It Works on Paper: 520 Years of Prints, Drawings, Watercolors

The digital imaging portion of the Carter's $50,000 NEA grant awarded last year is complete! That means we have thousands of new images of our prints, drawings, and watercolors to share with you on the museum's website - which is a wonderful thing because these works are rarely exhibited in order to preserve them as long as possible.

Speaking of prints that have been around a long time, here is the oldest work of art in the Carter's collection, a 15th century German woodcut of a beaver.

Helmut Conran, Bibergailn, woodcut with applied color, ca. 1487
Helmut Conran, Bibergailn, woodcut with applied color, ca. 1487

And jumping ahead about 520 years, here is the 'youngest' print in the collection, a 1998 lithograph by American artist Will Barnet, whose Self Portrait is currently on view in the Carter's galleries. You can also watch an interview with Barnet on ArtBabble.

Will Barnet, The Doorway, lithograph, 1998
Will Barnet (b.1911), The Doorway, lithograph, 1998, gift of the artist, ©1998 Will Barnet

Vote for the Amon Carter Museum!

Modern Art Notes' Tyler Green is running a week-long tournament to determine America's favorite art museum (or, more accurately, his audience's favorite art museum in America)...and we made the list! Competition starts tomorrow so check back!

Diderot's Encyclopédie

Sam Duncan, the library director at the Carter, recently asked me to tackle cataloging one of the libraryʼs hidden gems: the thirty-five volume Encyclopédie, edited mostly by Denis Diderot. Cataloging a work of this magnitude requires some bibliographical research, and I would like to share with you the interesting knowledge I gained about this wonderful publication. The full title is Encyclopédie, ou Dictionnaire raisonné des sciences, des arts et des métiers, par une société de gens de lettres, mis en ordre par M. Diderot de l'Académie des Sciences et Belles-Lettres de Prusse, et quant à la partie mathématique, par M. d'Alembert de l'Académie royale des Sciences de Paris, de celle de Prusse et de la Société royale de Loners, but it is commonly referred to as the Encyclopédie. The Encyclopédie is truly a marvel to behold, for many reasons. Most impressive is the great condition of the Carterʼs example - all thirty-five volumes are in exceptional condition, as they were published between 1751 and 1772, making the most recent volume approximately 238 years old. The illustrations are absolutely stunning in both their quality, as well as their variety. Finally, the impact of the publication itself is fascinating. The Carter library's copy also includes a copy of the original bill of sale, a rarity itself.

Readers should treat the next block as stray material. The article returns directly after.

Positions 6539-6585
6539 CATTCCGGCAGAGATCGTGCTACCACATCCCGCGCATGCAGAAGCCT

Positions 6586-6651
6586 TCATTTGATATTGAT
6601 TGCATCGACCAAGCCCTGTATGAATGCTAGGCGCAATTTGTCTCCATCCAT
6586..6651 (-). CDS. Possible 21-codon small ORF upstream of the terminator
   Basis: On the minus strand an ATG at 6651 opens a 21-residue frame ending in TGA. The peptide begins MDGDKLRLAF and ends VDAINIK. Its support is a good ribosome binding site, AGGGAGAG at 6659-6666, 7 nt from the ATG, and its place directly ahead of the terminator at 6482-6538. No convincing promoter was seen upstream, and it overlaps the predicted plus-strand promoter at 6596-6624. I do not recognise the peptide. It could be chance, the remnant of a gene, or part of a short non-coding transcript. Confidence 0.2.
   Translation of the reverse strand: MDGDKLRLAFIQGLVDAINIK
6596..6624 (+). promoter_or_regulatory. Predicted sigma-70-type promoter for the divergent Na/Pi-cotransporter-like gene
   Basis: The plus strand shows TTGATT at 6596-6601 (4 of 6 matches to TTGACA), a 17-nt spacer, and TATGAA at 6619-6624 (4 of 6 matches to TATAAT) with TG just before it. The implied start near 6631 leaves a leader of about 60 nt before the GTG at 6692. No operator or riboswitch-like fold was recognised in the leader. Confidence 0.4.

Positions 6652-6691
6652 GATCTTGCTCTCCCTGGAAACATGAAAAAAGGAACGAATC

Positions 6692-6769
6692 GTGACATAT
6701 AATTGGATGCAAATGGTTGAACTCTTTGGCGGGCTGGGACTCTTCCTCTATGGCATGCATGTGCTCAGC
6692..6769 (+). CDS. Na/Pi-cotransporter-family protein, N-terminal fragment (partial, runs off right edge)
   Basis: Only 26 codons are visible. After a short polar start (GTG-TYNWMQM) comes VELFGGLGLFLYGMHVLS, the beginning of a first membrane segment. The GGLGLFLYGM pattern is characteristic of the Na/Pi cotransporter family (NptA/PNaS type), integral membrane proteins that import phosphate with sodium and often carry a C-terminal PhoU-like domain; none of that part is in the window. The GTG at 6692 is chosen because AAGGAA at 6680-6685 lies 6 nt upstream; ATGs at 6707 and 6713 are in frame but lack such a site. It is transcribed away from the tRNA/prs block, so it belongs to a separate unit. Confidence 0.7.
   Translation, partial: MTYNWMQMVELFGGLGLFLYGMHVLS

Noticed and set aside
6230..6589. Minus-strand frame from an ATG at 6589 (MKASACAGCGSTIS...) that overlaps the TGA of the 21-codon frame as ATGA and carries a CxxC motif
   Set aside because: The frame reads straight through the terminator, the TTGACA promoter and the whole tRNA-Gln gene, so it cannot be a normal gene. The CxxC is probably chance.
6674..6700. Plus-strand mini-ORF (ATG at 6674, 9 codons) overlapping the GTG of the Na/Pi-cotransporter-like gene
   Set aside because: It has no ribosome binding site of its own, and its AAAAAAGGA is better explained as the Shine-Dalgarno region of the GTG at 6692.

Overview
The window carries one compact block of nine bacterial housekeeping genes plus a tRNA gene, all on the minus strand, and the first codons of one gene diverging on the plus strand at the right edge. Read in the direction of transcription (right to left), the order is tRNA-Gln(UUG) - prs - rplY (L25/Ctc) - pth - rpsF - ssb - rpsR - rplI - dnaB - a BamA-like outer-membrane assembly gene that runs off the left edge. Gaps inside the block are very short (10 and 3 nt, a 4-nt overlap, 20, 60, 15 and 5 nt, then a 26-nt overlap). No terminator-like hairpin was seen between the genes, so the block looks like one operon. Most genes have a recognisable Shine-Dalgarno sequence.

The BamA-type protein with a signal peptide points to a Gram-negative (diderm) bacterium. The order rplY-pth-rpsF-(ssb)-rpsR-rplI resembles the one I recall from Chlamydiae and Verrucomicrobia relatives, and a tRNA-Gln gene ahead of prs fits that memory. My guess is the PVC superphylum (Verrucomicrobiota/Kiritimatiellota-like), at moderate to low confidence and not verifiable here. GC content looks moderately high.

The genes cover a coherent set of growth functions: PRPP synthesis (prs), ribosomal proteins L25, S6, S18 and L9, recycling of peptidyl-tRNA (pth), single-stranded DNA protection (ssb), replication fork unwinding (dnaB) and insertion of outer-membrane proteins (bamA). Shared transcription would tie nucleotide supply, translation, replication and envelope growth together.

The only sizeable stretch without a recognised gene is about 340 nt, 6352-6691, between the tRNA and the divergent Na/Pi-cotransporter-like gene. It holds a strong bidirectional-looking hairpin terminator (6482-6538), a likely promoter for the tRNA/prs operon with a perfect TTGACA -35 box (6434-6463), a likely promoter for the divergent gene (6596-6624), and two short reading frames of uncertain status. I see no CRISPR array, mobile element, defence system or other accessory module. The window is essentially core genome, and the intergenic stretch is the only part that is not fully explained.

Encyclopedie Spines

Bill of Sale